Later that day, the group was greeted by Richard Watson, Curator of Exhibitions at the African American Museum in Philadelphia (AAMP). AAMP is in the heart of Philadelphia’s downtown district, and serves mainly as a historical and cultural museum. Watson led a guided tour of the museum’s current exhibitions and discussed AAMP’s new direction. He explained that the use of technology is at the core of AAMP’s current exhibitions model as a way to capture the attention of young people in a digital world. On the two main floors of the museum, a permanent exhibition on view since June 2009 entitled, Audacious Freedom: African Americans in Philadelphia 1776 – 1876 fills the gallery space with 10 life-sized talking figures that tell the early history of African Americans in the city. Each historical figure is personified in an oversize digital screen and tells his or her life story as a pioneer in Philadelphia. The upstairs galleries house more traditional historical exhibitions, and have a lot in common in terms of subject matter with the works at the Charles L. Blockson Collection. While AAMP and the Blockson Collection prescribe to a similar historical narrative, the institutions’ curatorial philosophies could not be more divergent. Additionally, while AAMP and Eastern State both rely heavily on technology in their respective spaces, the ways in which technology is utilized is a point of sharp contrast. At AAMP, technology is not a means by which to view the exhibition as is the case at Eastern State Penitentiary. Rather, the technology itself is being exhibited in the space. Information is seamlessly integrated through audio and video and relays historical information without text or primary documents. The inclusion of technology in the exhibition space raises questions of how technology can be used not only to present information, but also as a way to create a site for critical engagement and the production of new knowledge.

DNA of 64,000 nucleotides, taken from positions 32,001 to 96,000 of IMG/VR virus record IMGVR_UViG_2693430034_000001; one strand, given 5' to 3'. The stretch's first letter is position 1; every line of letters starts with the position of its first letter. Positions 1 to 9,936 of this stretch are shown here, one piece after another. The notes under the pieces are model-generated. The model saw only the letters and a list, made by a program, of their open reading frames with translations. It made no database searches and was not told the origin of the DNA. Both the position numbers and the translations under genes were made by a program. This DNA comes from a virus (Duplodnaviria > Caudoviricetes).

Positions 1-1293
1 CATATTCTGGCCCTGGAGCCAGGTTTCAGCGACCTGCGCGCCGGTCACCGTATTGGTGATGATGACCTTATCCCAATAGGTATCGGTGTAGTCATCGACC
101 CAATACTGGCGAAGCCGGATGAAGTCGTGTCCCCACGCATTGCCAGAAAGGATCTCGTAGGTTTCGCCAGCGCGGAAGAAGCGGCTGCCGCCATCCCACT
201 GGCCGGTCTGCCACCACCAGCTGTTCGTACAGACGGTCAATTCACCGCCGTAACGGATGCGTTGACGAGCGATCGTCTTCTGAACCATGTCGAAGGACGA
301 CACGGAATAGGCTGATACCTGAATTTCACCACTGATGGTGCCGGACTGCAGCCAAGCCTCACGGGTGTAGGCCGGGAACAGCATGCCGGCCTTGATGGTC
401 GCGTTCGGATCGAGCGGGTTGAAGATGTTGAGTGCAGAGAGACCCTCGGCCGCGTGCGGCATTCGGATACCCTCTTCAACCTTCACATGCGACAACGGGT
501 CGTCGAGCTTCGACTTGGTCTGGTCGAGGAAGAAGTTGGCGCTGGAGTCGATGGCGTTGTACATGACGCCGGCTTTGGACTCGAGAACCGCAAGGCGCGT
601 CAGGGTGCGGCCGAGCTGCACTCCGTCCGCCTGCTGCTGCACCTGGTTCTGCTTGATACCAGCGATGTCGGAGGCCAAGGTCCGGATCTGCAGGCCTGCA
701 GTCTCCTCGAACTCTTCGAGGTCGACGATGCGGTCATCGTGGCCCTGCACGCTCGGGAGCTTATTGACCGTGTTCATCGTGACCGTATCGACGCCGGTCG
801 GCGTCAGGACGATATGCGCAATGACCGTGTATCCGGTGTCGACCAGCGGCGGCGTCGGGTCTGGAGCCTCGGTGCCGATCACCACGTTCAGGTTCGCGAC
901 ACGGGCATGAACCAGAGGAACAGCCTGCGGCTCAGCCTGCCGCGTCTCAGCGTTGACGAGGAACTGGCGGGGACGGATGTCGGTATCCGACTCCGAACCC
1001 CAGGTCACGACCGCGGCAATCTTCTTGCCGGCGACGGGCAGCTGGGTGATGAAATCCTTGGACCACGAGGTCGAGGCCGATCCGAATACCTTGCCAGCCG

The Curatorial Intensive illuminated new perspectives on collecting, the use of technology and the political potential of curatorial interventions in dominant spaces. These common threads tied the day’s itinerary together, connecting institutions and individuals that at first glance may seem entirely unrelated. In addition to the studio visit with Bianka Brunson and Lorna Williams, The Charles L. Blockson Collection, Eastern State Penitentiary and the African American Museum in Philadelphia, the Curatorial Intensive included visits to the Fabric Workshop and Museum, the Institute of Contemporary Art, and an artist run gallery and collective, VoxPopuli. While lively and innovative, the Philadelphia contemporary art scene read as entirely separate from African American historical and cultural spaces. The absence of an institution like MoCADA that stands at the crossroads of historical education and contemporary expression constructed an artistic landscape quite different from Brooklyn and New York City. Both sectors are doing invaluable work in their respective fields, and are providing Philadelphians and visitors with incredible access to art and culture, ultimately raising questions of where and how these sectors intersect.
By Isissa Komada-John